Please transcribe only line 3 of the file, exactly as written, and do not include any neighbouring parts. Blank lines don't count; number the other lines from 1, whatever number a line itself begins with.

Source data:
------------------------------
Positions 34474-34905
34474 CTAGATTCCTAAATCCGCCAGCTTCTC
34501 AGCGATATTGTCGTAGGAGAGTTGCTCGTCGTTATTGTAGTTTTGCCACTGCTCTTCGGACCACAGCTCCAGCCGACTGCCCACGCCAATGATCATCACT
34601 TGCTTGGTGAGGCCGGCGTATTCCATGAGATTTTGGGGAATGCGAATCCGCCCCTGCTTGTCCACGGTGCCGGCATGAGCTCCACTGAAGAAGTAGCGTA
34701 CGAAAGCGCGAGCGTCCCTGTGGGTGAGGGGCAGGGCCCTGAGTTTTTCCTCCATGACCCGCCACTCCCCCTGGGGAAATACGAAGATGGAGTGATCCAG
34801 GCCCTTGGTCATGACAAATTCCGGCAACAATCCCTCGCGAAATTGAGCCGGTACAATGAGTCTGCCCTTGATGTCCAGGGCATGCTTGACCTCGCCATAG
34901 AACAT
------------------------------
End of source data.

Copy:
34501 AGCGATATTGTCGTAGGAGAGTTGCTCGTCGTTATTGTAGTTTTGCCACTGCTCTTCGGACCACAGCTCCAGCCGACTGCCCACGCCAATGATCATCACT